Anti–mountaintop removal activist Larry Gibson, who passed away last year, saw most of his family’s land on Kayford Mountain in West Virginia razed by the coal industry. (Flickr / Blaine O’Neill)

This article was originally published by the invaluable Waging Nonviolence.

Two and a half years ago, I arrived home from the last of several trips to West Virginia, where I had gone with a group of ten fellow Swarthmore College students to witness the impact of mountaintop removal coal mining. Knowing that our school was invested in this practice that is decimating rural communities—and wanting to support their organizing against it—we decided to ask Swarthmore to divest its stock holdings from fossil fuels. Although we knew that our school wouldn’t have a huge impact on the situation, we hoped our actions would encourage other schools to start similar campaigns—thereby drawing more attention to the daily struggles of people on the frontlines of fossil fuel extraction, and possibly even posing a threat to the industry itself.

By certain measures, we’ve had more success than we could have ever imagined. There are now over 300 student campaigns for divestment and already six colleges, numerous cities, towns and churches have committed to pull their money out of fossil fuel stock. Additionally, over the past two weeks, I’ve spoken to organizers in the United Kingdom, Europe, Japan, Australia and South Africa who want to start divestment campaigns in their countries. Even President Obama lent support to the movement during his recent speech on climate change. And The New York Times just published its second story on divestment, which noted the president’s speech and the power of a large-scale movement to spark meaningful government action.

Despite all the positive attention, however, there’s been little-to-no mention of the environmental justice issues that inspired me and my classmates to push for divestment in the first place. Much of the discussion—not just in the media, but within the movement itself—has revolved around finding so-called market solutions to the current crisis, without recognizing the role of the profit-driven economic system in creating it. In other words: How can we be sure these market solutions won’t just continue to exploit front-line communities or create new ones?

Part of divestment’s strength as a tactic is that it can appeal to many people who take issue with the fossil fuel industry, regardless of their political beliefs. And while I understand that we need such diversity to build a strong movement, I can’t help but feel that we are selling ourselves—as well as the people living on the front-lines of extraction—short when we focus solely on carbon emissions and the future of our planet. For me, divestment—and more broadly environmental and climate justice—has always been about fighting fossil fuel extraction and working in solidarity with those whose homes, communities and lives are already being threatened.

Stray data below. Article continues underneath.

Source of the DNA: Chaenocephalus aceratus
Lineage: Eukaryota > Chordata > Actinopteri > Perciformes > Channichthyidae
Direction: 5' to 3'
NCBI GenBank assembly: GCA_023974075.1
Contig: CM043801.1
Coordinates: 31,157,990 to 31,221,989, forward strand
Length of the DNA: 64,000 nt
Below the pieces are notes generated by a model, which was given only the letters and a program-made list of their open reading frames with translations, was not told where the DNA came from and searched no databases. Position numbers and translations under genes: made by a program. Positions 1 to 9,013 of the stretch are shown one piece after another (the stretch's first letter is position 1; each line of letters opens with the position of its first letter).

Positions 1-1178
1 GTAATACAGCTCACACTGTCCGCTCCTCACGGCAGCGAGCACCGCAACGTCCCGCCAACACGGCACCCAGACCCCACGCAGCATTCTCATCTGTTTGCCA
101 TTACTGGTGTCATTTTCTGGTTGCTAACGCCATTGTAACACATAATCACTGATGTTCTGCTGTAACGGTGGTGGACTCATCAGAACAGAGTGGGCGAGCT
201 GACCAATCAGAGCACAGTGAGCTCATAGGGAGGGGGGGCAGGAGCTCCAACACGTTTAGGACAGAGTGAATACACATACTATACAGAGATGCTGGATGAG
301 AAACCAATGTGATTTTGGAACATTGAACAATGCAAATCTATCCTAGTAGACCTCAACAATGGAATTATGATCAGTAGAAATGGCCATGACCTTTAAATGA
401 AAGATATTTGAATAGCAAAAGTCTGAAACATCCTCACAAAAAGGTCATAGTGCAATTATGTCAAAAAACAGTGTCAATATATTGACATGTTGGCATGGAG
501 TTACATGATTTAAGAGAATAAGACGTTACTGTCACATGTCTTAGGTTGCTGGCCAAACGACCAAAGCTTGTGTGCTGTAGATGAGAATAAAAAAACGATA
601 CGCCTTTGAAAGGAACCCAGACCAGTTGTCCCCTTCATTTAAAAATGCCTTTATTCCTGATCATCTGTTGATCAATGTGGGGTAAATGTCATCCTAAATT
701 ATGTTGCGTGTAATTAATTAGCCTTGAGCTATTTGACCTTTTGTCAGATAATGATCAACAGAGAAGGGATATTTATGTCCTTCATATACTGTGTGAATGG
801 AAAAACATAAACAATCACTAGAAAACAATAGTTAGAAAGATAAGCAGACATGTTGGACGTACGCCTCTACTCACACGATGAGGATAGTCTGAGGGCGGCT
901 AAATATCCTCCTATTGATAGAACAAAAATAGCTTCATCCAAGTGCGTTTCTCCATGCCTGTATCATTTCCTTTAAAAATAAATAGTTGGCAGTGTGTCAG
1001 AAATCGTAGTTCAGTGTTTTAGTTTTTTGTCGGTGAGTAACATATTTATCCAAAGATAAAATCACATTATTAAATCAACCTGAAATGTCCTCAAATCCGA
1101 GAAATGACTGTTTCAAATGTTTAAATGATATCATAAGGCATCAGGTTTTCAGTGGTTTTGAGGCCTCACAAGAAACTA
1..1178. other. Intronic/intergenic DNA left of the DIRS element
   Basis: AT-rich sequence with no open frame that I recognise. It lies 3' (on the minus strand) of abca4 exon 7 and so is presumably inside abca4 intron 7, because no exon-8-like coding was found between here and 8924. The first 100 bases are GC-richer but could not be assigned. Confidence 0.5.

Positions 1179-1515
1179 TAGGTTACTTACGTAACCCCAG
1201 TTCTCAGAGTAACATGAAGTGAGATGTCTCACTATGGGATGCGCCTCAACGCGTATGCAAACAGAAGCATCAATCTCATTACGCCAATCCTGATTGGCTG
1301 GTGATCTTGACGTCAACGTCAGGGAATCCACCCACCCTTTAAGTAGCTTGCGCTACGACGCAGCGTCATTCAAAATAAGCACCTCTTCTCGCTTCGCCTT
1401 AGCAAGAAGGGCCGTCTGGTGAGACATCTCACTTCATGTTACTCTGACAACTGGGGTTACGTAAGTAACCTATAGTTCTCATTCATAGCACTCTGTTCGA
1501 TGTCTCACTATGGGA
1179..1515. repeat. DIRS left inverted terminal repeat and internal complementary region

Right after President Obama said the word “divest,” he stated that “there’s no contradiction between a sound environment and strong economic growth.” But if you ask the people whose communities and environment are being destroyed by the pursuit of profit from energy extraction and processing, you’re likely to get a different answer. Certainly President Obama’s proposed solutions—such as increased fracking—would not provide a “sound environment” for people living along the Marcellus Shale region in Pennsylvania and New York. Furthermore, when the entire issue is framed as being about carbon emissions, the other threats posed by fossil fuels go overlooked. For instance, the Keystone XL pipeline is not just a concern because of the carbon it would release, but also because of the threat it poses to indigenous communities at the points of extraction in Alberta, Canada, and to working-poor communities of color in Texas, where the oil is refined. As we search for solutions, we need to make sure that they do not come at anyone’s expense.

I hope that college presidents, mayors, churches, heads of pension funds and many others follow President Obama’s demand and divest from fossil fuels. I also hope that we can find ways to cut back on national carbon emissions. I just don’t want this “mass political movement” that The New York Times is heralding to stop there. I hope that it can become a movement about environmental, climate and economic justice that addresses the intersecting issues of race, class and the environment. I want us to find solutions that challenge the underlying problems causing the crisis, not just the individual corporations that are causing the most harm.